Speaking of the Civil War, me and my friends have been playing a drinking game derived from Ken Burn's Civil War on Sundays for the last month. The rules are fairly complex, but here's the gist: You pick a side, North or South (I'm drinking for the North) and when your side is beaten in battle, or has some general feat of badassness perpetrated against it, you drink. That's the basic rules, but for advance players there are bonus drinkies: DRINK when Shelby Foote shows bias, DRINK when there's a "That's what she said moment" (i.e. "the balls were flying withing inches of my face"), adopt a personality, like Frederick Douglass or P.G.T. Beauregard, and DRINK when they're mentioned. And, of course, "Mary Todd Drinkin": act crazy for a second then take a shot whenever Mary Todd shows up. If this seems a little disrespectful...well...there's a reason.

OR WHATEVER. This is supposed to be a blog about books, remember? And I do have one good book to talk about: Ghost Hunters, William James and the Search for Scientific Proof of Life After Death, by Deborah Blum. The title pretty accurately sums up what the book is about: It focuses on a period in the late 19th century during which an extraordinary collection of men and women addressed the question of the supernatural using sound scientific research. These people were not hobbyists or homeopathic crackpots, they were Nobel prize winners, writers, and academics. Their numbers included William Crookes, William James, Oliver Lodge, Lord Rayleigh, Henry Sidgwick, Alfred Russel Wallace, and Lewis Carrol.

This is a book that has the power to alter one's worldview (or, if you are a person with some spiritual/supernatural beliefs, reinforce it). It details many, many experiments that were conducted by this group in their efforts to prove the validity of supernatural phenomenon, and to go into all of them would take more space than is proper for a blog, but the plain truth is that–if you credit that these respectable, educated, stodgy, 19th century scientists knew their business, and conducted it scrupulously–well, dammit, they proved their case. Their tests showed, again and again, credible evidence of telepathy, telekinesis, and even communication with the dead.

I know what you're thinking: "If the father of Psychology, the grandfather of radio, and a few other various Nobel prize winners got together a hundred years ago and proved the existence of life after death, why haven't I heard about it?" Well, one of the great things about Blum as a writer is that she never breaks from her narrative to address this question, rather she writes, alongside her history of parapsychology, a history of mainstream science's hostility
to parapsychology. Again and again throughout Ghost Hunters the reader is no sooner floored by the discoveries of the psychical researchers, than he is again floored by the pigheaded disregard paid to those discoveries by the science world at large. One sees the careful, meticulous rigor that these early parapsychologists applied to their discipline, and then reads the hollow, uninformed dismissals of the traditional scientists: "Oh, you clearly weren't careful enough with your record keeping," "Ah you were clearly hoodwinked by a clever fraud," and, if all else failed "Well, clearly that couldn't have happened, so you must be making it all up." Blum paints a portrait of a young, struggling branch of learning that exists half-way between religion and science and is hated by both. The church saw Psychical Research as encroaching on its turf, and science saw it as asking questions that were inappropriate for science.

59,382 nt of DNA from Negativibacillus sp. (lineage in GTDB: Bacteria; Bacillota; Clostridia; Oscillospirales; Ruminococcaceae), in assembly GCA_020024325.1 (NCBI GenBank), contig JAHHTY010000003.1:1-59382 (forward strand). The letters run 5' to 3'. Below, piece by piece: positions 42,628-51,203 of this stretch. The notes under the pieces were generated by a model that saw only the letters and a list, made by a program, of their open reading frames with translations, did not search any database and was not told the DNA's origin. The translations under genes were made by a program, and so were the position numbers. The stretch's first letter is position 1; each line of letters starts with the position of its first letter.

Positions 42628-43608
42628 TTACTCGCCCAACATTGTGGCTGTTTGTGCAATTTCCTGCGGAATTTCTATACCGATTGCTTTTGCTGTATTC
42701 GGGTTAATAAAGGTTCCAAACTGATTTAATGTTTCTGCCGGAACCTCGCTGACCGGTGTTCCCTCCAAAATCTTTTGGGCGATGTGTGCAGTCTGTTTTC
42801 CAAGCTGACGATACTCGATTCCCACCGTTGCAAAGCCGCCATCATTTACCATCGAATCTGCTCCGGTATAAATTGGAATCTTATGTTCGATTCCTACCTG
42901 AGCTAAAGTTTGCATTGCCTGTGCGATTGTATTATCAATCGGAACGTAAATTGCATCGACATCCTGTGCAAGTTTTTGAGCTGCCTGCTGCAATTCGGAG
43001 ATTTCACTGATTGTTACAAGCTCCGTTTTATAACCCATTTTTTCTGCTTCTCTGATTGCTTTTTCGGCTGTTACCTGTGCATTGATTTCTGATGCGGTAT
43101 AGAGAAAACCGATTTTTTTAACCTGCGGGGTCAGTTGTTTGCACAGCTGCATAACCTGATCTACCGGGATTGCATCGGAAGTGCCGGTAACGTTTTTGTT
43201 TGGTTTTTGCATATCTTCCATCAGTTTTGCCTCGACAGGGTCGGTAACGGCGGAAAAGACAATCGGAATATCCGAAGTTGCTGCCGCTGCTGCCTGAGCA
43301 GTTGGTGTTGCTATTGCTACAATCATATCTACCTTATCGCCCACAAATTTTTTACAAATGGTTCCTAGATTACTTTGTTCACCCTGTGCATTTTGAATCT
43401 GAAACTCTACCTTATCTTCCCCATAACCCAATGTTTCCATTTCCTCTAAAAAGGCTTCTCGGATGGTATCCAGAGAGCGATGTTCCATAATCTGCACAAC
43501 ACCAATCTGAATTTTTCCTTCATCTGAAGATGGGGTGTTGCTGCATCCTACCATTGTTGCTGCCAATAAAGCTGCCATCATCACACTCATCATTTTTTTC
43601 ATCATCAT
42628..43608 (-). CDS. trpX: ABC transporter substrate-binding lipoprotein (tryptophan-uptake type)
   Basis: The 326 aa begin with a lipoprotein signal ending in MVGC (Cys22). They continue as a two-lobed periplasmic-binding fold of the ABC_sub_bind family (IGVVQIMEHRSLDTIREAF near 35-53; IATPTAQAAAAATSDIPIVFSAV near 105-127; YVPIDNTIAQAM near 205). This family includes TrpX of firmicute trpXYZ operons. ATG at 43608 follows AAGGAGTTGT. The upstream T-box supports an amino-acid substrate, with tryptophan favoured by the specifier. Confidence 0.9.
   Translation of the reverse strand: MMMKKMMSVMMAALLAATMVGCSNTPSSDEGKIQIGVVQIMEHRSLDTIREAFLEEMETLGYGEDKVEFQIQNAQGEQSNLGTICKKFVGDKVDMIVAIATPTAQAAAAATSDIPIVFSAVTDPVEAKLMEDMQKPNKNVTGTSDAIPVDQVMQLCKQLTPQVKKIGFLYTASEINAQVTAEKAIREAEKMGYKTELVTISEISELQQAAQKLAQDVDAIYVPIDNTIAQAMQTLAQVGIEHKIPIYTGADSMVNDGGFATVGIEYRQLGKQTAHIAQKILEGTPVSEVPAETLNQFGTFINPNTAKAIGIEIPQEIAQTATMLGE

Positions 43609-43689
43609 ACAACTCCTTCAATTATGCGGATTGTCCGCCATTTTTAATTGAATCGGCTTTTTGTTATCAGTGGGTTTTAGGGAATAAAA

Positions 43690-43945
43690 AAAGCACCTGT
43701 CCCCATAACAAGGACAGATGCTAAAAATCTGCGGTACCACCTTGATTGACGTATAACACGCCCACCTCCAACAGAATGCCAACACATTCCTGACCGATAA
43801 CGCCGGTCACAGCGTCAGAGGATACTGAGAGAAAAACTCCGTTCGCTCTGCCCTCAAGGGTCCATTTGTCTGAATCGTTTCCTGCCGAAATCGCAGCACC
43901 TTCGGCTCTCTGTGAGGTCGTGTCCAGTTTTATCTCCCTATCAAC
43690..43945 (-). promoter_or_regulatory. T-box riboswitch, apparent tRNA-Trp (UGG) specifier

In the end, I think that what one takes away from Ghost Hunters is dependant on one's particular usage of an old philosophical device known as Occam's Razor. The Razor says that if two explanations for a given event are put forward, all things being equal, favor the simpler. So: William James, Henry Sidgwick, and their team of researchers conducted probably thousands of tests with the aim of ascertaining the existence of telepathy, life after death, and other supernatural phenomenon, and they found evidence that is solid enough that I wouldn't think twice about calling it "proof". So, you tell me which of the two following explanations is the simpler:

(1) This group of notable scientists, philosophers, and researchers, including some Nobel laureates, for no monetary gain to themselves, and at the cost of serious harm to their own reputations, devoted 30+ years of their lives to orchestrating a huge, pan-continental conspiracy with the aim of faking the existence of the supernatural. Or, (2) they did their jobs honestly, wrote down the results, and found some truth.

I think #2 is simpler, but I know many will side with #1. And never the twain shall meet. Anyhow, READ THIS BOOK. It's Amazing.

Tuesday, May 29, 2007

Humbletron 2000

1. I’m not a genius. I just like books.
2. I can be a little off-task at times.
3. I’m not exactly topical.
4. I never claimed to have good taste.